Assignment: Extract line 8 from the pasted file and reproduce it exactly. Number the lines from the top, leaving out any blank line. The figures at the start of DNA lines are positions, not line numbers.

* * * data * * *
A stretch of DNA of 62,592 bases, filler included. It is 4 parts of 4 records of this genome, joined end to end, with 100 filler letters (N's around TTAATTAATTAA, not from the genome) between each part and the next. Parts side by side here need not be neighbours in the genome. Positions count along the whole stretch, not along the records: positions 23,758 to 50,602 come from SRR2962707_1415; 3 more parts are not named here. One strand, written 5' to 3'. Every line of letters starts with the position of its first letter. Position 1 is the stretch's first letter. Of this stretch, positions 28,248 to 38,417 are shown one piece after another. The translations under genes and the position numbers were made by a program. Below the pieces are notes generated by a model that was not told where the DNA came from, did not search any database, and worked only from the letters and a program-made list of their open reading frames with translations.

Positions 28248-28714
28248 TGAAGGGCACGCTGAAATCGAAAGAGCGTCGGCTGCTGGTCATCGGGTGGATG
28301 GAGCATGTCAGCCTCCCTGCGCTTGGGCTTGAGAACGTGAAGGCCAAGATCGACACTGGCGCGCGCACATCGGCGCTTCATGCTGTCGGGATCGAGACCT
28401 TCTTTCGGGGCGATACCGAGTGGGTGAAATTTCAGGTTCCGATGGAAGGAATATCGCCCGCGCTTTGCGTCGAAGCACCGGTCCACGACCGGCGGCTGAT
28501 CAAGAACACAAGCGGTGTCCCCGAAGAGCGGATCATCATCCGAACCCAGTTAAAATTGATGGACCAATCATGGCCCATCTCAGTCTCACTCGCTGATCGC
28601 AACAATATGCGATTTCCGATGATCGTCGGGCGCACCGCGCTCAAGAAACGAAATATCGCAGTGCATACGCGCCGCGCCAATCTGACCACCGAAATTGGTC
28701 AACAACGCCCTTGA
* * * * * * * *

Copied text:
28701 AACAACGCCCTTGA